question regarding relative security of md5 vs sha1

David Shaw
Thu Sep 11 13:59:01 2003

Hash: SHA1

On Wed, Sep 10, 2003 at 11:58:52PM -0400, John J. Courie II wrote:

> so let me get this straight, if moore's law is 'true' than a
> mathmetical analysis of hash sizes will result in it being ~30 years
> before md5 will be susceptible to bf/dict/b-day attacks, but it will
> be about about 80 before sha1 will be susceptible to cracks of that
> level.  I know this is sort of OT but I couldn't think of anyone
> more qualified than the experts of the crypto software I am using.

It's not an easy question - susceptible to attacks by *whom*?  Attacks
become feasible for different groups at different times (people who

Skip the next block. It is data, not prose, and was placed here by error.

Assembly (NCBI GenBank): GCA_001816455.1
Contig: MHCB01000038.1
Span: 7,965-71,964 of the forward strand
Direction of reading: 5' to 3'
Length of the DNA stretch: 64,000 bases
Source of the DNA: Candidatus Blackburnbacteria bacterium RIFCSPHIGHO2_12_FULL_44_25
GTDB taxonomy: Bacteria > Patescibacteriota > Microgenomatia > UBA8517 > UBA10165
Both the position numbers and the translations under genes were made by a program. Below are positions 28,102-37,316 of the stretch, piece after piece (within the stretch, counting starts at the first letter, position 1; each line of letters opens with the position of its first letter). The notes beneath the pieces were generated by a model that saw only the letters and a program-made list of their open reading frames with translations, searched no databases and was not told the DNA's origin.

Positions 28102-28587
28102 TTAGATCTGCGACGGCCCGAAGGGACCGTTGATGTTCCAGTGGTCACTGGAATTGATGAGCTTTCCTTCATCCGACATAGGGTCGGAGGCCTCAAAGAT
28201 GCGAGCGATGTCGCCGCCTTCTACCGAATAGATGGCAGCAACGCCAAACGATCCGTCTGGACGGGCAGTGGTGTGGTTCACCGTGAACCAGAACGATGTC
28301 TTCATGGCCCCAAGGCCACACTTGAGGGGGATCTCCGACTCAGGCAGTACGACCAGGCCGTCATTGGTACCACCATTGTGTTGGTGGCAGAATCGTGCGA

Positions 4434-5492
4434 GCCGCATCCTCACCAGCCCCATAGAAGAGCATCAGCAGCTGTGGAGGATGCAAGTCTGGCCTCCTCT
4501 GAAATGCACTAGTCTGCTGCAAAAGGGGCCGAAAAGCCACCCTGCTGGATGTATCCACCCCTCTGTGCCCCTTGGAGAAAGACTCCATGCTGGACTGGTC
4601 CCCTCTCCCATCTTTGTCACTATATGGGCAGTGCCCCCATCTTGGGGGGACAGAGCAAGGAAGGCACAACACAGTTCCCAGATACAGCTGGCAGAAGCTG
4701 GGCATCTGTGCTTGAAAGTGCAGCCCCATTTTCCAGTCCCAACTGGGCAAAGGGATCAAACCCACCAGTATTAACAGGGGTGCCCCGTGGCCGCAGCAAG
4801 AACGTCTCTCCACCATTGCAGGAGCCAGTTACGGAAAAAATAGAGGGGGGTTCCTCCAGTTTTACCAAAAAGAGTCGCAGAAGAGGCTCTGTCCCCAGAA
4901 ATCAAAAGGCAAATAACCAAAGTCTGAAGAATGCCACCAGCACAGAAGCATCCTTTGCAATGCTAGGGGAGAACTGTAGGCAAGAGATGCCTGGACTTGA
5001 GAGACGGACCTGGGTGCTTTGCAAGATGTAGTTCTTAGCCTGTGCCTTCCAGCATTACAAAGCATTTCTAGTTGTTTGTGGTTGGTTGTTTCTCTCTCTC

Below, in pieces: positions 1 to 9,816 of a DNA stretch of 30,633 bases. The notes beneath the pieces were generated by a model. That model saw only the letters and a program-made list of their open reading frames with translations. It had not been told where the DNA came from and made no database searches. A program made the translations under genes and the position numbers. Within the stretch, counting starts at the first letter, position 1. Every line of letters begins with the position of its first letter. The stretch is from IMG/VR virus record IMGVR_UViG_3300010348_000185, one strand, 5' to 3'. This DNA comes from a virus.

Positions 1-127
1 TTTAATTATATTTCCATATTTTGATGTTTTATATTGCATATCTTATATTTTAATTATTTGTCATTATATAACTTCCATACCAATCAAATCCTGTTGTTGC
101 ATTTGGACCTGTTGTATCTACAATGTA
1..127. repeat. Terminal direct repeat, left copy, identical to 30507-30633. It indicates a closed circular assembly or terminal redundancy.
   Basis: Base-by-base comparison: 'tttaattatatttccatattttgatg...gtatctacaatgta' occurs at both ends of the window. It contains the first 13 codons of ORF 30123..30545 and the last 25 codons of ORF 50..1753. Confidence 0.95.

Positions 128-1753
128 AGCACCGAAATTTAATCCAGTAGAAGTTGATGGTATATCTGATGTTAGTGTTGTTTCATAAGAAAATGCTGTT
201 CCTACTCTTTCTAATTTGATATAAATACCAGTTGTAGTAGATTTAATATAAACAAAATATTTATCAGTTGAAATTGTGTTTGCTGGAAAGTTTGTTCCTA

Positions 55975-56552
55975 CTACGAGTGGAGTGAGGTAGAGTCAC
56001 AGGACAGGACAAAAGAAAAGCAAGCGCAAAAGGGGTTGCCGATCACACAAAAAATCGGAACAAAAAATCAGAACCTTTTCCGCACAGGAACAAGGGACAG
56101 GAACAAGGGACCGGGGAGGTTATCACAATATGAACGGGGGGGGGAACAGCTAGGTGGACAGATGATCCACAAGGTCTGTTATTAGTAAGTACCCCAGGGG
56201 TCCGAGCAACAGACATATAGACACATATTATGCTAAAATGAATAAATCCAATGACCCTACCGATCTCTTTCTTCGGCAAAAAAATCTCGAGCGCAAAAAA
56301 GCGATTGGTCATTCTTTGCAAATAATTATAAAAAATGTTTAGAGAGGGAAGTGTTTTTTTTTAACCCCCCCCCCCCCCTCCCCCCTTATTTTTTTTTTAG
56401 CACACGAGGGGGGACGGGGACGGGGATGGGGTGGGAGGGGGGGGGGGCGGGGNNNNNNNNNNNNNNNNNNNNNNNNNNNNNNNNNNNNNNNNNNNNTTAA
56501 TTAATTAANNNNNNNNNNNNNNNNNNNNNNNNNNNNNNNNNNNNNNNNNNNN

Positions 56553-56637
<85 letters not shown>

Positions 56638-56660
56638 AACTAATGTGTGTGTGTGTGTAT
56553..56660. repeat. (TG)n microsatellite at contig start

have lots of fast computers and/or lots of money to spend on fast
computers are going to be able to attack sooner).  Also the difficulty
of different attacks varies widely (a birthday attack is massively

Because of this, and other reasons, the years you'll hear from
different people are likely to vary.

For what it's worth, the year I've seen cited for the ability to do a
birthday attack against MD5 is 1992 (yes, it passed already), and 2013
for SHA1.[1] It shouldn't be inferred that SHA1 suddenly becomes
broken in 2013 - just that somewhat around that time, the difficulty
of the attack goes from "practically impossible" to merely "absurdly
difficult" (think  Or someone could break it
tomorrow with a brand new attack that doesn't involve brute forcing.

Not everyone agrees with those dates, of course, but in any event MD5
has also had some successful analysis attacks against it.[2] It was
never "broken", but regardless of whether the hash is short enough to
be birthday attacked, it still would not be prudent to use it.



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